By holding evening galas or live-streaming performances of Chinese operas, known as gems of traditional Chinese culture, multiple online platforms in China have injected new vitality into the popularization of the refined art and have helped to create a craze for art forms featuring opera elements.
“I have performed Huangmei Opera for 30 years. But I never expected that I would attract so many new fans through live-streaming shows,” said Liu Lihua, head of the Huangmei Opera troupe in Huaining county, Anqing city, east China’s Anhui Province.
Liu said that the troupe has moved its performances online in recent two years due to the negative effects of the COVID-19 epidemic and has held live-streaming sessions on Douyin, a popular short-video sharing platform in China. To her surprise, the troupe’s live-streaming account on the platform garnered 600,000 followers and 3 million likes in just three months.
The popularity of Huangmei Opera on the platform epitomizes the appeal of traditional Chinese opera to an increasing number of people.
Statistics showed that by February of this year, performances of over 300 Chinese opera types had been presented on Douyin, 231 types of which had also been performed through live-streaming sessions. Last year, over 800,000 live-streaming shows on Chinese operas were held on the platform, with each attracting an average of more than 3,200 viewers. The top five most popular operas on Douyin were Peking Opera, Qinqiang Opera, Yue Opera, Huangmei Opera, and Henan Yu Opera.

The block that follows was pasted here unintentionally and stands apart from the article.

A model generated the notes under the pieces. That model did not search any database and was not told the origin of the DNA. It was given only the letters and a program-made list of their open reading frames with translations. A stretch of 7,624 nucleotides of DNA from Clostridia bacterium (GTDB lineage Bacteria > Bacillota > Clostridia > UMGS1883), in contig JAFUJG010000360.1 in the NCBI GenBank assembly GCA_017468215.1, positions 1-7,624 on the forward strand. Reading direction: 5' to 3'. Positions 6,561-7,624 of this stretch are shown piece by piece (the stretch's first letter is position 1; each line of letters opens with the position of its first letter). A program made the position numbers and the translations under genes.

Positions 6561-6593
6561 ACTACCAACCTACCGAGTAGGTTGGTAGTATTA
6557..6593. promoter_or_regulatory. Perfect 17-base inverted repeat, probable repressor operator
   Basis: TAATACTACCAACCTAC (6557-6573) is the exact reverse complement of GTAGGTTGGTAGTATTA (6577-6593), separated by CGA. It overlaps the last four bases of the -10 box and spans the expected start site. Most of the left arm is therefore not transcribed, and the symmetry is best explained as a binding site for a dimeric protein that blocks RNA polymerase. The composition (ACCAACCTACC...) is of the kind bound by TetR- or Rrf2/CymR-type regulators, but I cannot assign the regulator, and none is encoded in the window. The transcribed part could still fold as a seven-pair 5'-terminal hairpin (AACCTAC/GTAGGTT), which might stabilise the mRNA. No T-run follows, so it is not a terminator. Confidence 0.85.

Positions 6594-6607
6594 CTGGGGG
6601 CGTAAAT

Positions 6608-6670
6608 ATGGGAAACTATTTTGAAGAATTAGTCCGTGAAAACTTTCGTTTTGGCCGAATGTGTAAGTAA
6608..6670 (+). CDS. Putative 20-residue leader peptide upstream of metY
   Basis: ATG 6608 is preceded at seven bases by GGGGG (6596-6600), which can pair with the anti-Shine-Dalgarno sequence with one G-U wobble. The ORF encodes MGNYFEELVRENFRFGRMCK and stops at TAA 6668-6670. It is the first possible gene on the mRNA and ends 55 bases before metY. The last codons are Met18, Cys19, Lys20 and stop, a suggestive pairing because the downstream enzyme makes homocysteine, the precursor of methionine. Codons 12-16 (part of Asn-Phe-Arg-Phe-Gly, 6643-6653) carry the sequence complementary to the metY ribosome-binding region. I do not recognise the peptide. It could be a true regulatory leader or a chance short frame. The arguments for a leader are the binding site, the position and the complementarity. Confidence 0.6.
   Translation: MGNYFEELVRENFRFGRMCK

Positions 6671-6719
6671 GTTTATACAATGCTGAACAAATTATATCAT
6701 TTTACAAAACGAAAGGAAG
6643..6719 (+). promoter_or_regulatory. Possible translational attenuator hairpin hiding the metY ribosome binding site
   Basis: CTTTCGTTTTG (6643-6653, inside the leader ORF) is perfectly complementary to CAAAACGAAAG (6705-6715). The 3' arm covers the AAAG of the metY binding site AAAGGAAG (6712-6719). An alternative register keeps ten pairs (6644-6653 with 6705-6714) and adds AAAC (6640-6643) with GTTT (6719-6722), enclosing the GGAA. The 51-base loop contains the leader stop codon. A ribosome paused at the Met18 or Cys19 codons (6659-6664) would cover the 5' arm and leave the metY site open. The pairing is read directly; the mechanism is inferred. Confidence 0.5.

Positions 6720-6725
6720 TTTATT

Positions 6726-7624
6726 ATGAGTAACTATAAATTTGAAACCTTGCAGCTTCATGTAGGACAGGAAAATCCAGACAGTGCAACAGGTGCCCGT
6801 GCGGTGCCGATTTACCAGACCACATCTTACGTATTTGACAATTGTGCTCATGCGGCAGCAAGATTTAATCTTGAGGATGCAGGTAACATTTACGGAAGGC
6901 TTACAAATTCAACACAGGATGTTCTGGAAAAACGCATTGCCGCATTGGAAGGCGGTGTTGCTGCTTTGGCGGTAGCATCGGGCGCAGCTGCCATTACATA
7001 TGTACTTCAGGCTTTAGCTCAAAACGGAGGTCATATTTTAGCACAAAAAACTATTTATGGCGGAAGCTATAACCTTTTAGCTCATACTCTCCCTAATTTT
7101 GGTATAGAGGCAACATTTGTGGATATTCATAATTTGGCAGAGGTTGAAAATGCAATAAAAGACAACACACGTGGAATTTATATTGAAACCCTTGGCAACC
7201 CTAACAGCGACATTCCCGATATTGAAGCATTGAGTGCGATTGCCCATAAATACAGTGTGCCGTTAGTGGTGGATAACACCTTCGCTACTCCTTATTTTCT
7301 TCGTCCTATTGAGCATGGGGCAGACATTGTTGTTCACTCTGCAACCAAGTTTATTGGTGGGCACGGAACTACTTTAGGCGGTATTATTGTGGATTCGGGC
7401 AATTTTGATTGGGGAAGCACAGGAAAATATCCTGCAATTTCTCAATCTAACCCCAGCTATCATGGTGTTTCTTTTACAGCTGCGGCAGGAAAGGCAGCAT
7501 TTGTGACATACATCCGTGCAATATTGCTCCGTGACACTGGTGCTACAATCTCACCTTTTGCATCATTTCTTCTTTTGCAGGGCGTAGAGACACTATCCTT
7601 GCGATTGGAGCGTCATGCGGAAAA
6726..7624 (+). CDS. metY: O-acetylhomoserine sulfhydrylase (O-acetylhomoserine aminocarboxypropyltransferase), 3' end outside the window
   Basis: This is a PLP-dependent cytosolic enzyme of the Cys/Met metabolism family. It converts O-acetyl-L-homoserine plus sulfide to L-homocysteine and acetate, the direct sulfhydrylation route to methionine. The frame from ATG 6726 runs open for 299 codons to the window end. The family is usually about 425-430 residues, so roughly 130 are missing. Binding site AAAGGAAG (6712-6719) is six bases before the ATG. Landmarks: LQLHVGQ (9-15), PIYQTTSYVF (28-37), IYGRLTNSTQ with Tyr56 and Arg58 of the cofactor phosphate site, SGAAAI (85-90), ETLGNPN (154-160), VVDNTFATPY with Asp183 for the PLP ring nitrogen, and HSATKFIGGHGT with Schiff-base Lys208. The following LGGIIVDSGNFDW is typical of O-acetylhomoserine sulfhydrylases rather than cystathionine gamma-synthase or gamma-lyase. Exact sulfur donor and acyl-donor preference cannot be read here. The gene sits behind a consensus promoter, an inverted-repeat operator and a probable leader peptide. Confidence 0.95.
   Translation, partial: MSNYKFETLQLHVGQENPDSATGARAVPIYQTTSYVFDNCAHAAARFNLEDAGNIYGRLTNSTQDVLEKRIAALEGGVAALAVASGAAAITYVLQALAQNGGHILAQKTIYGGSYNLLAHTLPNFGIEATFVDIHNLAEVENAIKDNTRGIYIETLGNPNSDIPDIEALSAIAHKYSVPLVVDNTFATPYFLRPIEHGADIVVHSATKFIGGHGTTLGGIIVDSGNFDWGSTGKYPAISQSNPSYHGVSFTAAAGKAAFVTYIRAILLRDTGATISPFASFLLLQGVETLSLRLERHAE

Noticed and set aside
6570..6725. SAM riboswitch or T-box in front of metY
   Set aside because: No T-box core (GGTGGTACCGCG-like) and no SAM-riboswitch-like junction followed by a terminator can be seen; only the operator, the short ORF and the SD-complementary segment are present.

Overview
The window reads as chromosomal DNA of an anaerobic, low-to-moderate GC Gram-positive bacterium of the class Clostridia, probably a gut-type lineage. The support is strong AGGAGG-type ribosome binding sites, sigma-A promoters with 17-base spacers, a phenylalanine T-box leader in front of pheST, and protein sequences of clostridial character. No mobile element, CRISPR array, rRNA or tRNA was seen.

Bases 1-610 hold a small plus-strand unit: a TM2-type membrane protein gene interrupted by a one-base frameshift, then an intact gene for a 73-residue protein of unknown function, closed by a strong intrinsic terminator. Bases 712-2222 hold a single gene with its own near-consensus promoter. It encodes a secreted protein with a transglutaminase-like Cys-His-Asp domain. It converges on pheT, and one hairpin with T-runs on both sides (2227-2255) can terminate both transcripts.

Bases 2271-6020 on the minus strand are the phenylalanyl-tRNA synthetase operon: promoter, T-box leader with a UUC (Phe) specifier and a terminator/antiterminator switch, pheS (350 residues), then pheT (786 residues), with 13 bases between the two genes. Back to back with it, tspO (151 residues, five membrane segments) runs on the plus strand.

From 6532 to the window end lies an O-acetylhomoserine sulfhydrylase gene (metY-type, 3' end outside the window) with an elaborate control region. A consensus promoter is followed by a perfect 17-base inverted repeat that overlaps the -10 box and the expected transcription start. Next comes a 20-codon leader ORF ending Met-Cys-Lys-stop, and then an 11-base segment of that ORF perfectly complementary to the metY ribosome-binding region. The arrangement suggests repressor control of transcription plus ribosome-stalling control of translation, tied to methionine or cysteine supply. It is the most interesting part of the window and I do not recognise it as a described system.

“Online platforms offer viewers easy access to traditional Chinese operas,” said Wan Quan, a fan of Peking Opera who was born in the 1990s.
The biggest perk of watching online videos featuring Peking Opera is that young fans can acquire knowledge of the art, something which is necessary to truly appreciate the art form, through comments from other internet users, according to Wan.
He explained that when viewers find resonance with operas through online interaction, they will be more willing to continue to learn about opera and enjoy opera performances offline.
Meanwhile, internet platforms have also helped popularize some art forms featuring opera elements.
On China’s popular video-streaming platform Bilibili, Bian Jingting, a vlogger who graduated from the Shanghai Theatre Academy, has garnered about 800,000 followers by uploading videos featuring herself performing Chinese “gufeng” songs in a Peking Opera style. “Gufeng” music is a particular type of music with lyrical, musical, and symbolic references to ancient China that is often produced, consumed, and circulated within online fan communities.
Many viewers commented that they went on to learn more about traditional operas after watching her videos.
Now Bian introduces shows of traditional Chinese operas and related knowledge to her audiences during live-streaming sessions, popularizing Chinese opera culture.
“The reason why songs featuring elements of traditional Chinese operas have become popular among young people, is that young creators are more familiar with new media and make innovations by blending elements of traditional Chinese operas into songs,” said Lin Ling, an associate researcher with the China Institute of Fudan University.
Lin pointed out to better inherit traditional Chinese operas, the industry will continue to attract more audiences and continue to make these operas fun through innovations.